Battling dementia: A global health crisis
Thursday, January 21, 2016
As we start 2016, our elderly population in the United States continues to steadily increase. The number of people 65 years old and older is expected to rise by 101 percent between 2000 and 2030, at a rate of 2.3 percent each year.
Among the elderly, dementia is very common. This disease can interfere with the activities of daily living and affect one's mental status, including memory loss, confusion, inability to speak and write, mood swings and poor judgment. As a society, we need to help our elderly population age with dignity, and ensure the baby boomer generation is ready and prepared to enjoy their later lives.
Dementia can be caused by a variety of conditions. According to the Centers for Disease Control and Prevention (CDC), Alzheimer's disease is a common cause of dementia, responsible for as many as 50 to 70 percent of all dementia cases.
According to the Alzheimer's Association, an estimated 5.1 million of the 5.3 million Americans with Alzheimer's are age 65 and older, and approximately 200,000 individuals are under age 65 (younger-onset Alzheimer's). Almost two-thirds of Americans with Alzheimer's are women, and older African-Americans and Hispanics are more likely than older whites to have Alzheimer's disease and other dementias.
Alzheimer's is the only disease among the top 10 causes of death in America that cannot be prevented, cured or even slowed. The World Health Organization reported that worldwide, nearly 35.6 million people live with dementia. This number is expected to double by 2030 (65.7 million) and more than triple by 2050 (115.4 million).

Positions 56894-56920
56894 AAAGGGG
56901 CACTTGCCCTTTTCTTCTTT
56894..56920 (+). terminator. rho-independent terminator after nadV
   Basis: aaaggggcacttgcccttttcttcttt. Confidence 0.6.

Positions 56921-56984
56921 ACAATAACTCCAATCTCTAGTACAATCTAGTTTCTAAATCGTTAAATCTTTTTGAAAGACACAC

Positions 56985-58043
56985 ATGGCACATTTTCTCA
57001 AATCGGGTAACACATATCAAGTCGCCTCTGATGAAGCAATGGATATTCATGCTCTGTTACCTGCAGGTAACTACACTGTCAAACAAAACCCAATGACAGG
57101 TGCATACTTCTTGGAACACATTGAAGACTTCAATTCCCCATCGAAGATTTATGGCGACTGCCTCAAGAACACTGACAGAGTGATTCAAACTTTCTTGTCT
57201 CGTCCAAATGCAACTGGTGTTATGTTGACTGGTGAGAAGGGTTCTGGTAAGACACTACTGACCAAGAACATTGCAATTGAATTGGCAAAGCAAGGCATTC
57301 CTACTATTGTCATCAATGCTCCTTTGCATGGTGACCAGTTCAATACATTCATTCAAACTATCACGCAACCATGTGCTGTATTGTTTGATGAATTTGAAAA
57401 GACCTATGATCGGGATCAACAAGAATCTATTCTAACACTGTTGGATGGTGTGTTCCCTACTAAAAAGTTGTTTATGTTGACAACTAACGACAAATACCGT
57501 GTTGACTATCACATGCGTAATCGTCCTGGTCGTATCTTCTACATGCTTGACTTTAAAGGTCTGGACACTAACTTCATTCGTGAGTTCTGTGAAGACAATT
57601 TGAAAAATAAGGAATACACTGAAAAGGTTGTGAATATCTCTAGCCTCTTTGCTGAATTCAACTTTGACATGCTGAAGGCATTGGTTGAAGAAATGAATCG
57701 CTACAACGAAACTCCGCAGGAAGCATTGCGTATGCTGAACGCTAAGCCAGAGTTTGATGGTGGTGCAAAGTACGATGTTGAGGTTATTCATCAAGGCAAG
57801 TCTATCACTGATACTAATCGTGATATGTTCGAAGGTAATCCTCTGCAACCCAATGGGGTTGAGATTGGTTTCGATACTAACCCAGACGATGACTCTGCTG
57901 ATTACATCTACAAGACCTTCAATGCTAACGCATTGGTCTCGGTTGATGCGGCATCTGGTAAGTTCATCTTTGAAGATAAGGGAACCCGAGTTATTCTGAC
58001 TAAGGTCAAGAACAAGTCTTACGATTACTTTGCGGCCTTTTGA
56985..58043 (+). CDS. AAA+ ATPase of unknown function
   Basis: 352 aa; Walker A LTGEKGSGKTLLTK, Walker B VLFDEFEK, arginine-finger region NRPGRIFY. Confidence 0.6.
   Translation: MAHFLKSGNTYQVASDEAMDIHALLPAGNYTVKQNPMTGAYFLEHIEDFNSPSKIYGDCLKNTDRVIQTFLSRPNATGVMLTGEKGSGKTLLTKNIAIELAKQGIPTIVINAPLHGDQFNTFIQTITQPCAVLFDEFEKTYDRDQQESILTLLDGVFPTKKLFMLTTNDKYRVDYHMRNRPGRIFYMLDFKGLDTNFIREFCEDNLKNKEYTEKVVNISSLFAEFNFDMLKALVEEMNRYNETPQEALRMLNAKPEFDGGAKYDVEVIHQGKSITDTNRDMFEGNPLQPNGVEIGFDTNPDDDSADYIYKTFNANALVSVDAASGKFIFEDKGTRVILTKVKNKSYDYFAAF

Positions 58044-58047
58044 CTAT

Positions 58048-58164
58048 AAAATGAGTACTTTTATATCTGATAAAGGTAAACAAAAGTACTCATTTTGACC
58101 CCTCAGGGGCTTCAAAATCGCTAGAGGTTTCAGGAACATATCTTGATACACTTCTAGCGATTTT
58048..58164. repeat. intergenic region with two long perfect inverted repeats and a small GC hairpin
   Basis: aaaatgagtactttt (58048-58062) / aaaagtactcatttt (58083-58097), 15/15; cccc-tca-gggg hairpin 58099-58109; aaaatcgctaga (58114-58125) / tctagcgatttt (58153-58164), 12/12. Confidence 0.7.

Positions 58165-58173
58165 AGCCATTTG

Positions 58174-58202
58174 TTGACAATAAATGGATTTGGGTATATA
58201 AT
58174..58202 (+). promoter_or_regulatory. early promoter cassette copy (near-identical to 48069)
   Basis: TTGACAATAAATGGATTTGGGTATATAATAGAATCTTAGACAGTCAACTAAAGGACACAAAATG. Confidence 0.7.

Treating and caring for people with dementia currently costs the world more than $604 billion per year. By 2050, it is anticipated that Americans aged 65 or older will number nearly 89 million people. According to the Alzheimer’s Association, by 2050, Alzheimer's will be the most expensive disease in the U.S., totaling more than $1 trillion.
Public health professionals have the responsibility to increase public awareness of dementia and Alzheimer's disease. Data collection and analysis are important to promote early detection of the Alzheimer's disease.
Researchers agree that proper management of Alzheimer's disease will lead to a delay in dementia symptoms. Identifying common risk factors, including genetics, vascular disease, diabetes, obesity and hypertension, should start as early as possible. Lifestyle modification should include incorporating dietary changes (low-fat intake and a high-antioxidant diet with more fruits and vegetables), increasing social and physical activity, and promoting brain health as the primary prevention methods for Alzheimer's.
For more information, please check out the CDC and Alzheimer's Association report, "The Healthy Brain Initiative: The Public Health Road Map for State and National Partnerships, 2013-2018."
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